Think about a book that is all action, you think it might be exciting but really it would be tiresome. EPISODES exist for a purpose outside of promoting plot or advancing action. To illustrate this, I quote from a book I read recently that I really, really liked and reviewed here on Goodreads: Mississippi Cotton by Paul H. Yarbrough (WiDo Publishing, 2011).
The following paragraph is just part of the EPISODE which involves a man stopping by the farm at breakfast. It doesn't move the plot along, there is no real action; even the character mentioned, Earl Hightower, is not a main character. But it creates background, illuminates character-- the Southern character-- and sets a tone. EPISODES enrich and add depth and interest to the story. Mastering them are a crucial part of learning the craft of writing.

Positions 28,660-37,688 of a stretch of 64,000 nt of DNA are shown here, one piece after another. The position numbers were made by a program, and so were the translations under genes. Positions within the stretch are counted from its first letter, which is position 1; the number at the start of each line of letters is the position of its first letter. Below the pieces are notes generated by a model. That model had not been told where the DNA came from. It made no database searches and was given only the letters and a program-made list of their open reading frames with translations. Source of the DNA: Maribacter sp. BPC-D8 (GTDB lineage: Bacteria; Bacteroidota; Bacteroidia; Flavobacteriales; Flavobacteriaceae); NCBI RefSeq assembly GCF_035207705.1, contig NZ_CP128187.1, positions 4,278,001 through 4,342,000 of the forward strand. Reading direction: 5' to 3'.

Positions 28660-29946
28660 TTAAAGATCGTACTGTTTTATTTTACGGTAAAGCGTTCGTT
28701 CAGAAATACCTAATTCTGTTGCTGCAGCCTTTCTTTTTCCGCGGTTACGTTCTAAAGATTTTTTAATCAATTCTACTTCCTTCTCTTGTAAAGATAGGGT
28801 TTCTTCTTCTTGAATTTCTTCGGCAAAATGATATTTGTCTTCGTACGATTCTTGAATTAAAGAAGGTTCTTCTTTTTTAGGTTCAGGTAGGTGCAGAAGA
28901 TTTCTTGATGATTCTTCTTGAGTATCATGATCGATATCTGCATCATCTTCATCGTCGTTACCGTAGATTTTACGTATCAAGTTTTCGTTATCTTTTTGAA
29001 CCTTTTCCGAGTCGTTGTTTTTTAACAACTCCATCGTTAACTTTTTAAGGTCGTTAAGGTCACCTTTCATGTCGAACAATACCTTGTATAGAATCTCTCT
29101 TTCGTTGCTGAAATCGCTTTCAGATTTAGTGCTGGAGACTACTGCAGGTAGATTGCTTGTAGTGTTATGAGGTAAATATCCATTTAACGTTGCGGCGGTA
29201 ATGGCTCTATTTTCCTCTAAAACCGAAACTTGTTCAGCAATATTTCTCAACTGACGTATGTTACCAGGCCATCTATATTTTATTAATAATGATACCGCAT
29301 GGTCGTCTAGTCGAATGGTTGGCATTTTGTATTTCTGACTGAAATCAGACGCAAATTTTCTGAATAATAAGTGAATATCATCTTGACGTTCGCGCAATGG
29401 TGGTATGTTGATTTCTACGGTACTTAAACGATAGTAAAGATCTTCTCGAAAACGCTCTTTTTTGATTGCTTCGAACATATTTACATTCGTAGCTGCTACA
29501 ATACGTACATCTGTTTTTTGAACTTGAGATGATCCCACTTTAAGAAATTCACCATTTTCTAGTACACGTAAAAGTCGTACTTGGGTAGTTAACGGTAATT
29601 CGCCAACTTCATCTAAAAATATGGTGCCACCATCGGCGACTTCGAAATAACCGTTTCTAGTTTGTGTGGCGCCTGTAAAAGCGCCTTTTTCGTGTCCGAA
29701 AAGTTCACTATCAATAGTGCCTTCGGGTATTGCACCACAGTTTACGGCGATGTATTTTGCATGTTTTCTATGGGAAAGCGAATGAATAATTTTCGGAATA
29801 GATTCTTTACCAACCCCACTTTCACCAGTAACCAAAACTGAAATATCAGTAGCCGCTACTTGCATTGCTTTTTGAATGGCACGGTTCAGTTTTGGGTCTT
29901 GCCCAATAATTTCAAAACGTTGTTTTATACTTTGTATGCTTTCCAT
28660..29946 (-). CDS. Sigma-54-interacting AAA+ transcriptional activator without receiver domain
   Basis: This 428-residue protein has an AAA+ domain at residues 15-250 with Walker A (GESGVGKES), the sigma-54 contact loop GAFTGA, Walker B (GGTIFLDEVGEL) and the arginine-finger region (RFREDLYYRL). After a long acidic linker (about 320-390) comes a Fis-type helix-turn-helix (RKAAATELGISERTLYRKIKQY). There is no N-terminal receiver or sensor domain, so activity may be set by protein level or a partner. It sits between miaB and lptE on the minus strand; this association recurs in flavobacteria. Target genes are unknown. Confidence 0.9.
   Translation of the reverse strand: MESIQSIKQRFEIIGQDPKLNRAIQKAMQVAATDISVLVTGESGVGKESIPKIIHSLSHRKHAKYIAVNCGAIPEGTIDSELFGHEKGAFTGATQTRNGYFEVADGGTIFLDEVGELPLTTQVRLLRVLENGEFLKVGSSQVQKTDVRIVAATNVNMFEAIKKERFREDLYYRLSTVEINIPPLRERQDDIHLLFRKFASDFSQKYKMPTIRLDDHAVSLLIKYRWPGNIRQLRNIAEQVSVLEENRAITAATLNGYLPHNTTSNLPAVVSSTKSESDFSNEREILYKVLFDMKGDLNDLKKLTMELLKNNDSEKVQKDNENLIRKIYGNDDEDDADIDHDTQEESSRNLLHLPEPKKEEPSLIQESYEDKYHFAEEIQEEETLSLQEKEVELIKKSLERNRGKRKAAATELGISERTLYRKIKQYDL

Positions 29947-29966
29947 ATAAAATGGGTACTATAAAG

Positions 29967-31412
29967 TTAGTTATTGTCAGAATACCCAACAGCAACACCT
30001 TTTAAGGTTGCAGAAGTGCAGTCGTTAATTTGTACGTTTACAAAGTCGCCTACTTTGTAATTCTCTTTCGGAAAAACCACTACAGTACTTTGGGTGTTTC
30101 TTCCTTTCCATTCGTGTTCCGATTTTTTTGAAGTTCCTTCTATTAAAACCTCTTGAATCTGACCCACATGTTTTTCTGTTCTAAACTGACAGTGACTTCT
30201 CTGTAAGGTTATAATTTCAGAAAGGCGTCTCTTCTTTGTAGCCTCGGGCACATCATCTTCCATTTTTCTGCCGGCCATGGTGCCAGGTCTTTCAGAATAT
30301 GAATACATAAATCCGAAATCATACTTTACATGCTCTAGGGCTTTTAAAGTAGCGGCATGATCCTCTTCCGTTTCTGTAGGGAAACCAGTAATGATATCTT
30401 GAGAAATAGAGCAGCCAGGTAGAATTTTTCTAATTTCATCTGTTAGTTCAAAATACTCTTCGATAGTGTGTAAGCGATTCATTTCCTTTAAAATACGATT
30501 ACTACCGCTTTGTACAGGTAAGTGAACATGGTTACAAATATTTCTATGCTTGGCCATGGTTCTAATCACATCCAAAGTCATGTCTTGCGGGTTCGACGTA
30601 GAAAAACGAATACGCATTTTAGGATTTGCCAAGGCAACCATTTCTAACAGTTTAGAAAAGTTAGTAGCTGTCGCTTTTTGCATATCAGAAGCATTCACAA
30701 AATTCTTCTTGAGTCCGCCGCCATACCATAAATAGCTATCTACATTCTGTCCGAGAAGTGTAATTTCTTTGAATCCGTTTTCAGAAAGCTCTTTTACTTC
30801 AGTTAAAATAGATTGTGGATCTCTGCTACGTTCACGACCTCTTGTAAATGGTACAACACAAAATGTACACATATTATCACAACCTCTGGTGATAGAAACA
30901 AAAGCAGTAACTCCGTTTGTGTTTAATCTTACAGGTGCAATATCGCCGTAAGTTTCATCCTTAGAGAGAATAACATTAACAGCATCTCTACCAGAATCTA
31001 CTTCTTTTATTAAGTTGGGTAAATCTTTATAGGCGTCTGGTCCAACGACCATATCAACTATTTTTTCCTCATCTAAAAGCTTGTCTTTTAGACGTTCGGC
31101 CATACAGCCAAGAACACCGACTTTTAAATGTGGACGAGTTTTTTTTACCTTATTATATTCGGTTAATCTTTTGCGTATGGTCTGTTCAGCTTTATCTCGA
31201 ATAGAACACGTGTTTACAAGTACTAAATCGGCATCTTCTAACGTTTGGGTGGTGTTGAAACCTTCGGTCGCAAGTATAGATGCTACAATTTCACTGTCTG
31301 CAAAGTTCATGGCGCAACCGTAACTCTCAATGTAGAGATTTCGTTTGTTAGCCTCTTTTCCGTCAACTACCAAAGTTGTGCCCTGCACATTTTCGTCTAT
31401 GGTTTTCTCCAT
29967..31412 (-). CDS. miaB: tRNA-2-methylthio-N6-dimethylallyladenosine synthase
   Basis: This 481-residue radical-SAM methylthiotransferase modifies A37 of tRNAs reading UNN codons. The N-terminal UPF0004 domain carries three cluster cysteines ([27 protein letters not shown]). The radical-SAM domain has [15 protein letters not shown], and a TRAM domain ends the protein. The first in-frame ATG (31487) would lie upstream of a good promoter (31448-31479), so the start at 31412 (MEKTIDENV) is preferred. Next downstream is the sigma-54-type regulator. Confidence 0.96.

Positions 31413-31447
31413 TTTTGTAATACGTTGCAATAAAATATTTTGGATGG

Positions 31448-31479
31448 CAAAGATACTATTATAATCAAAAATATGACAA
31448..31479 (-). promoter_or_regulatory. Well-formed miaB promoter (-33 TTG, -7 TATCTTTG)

Earl put his brown hat in the chair next to him. In his work clothes, he looked tanned and strong—a real cotton farmer. His blue cotton shirt sleeves rolled up revealed big hairy forearms, with hard-looking muscle that came from farm work. He had a gentle way about him, but a mannerism that made you know he was definitely no softy. One of his big hands swept around the cup, not using the crook, and took a big swallow. Black. No sissy coffee for Earl Hightower.
(This post has been inspired by and in some instances, directly quoted from A Handbook to Literature, 8th Edition, by William Harmon and C. Hugh Holman)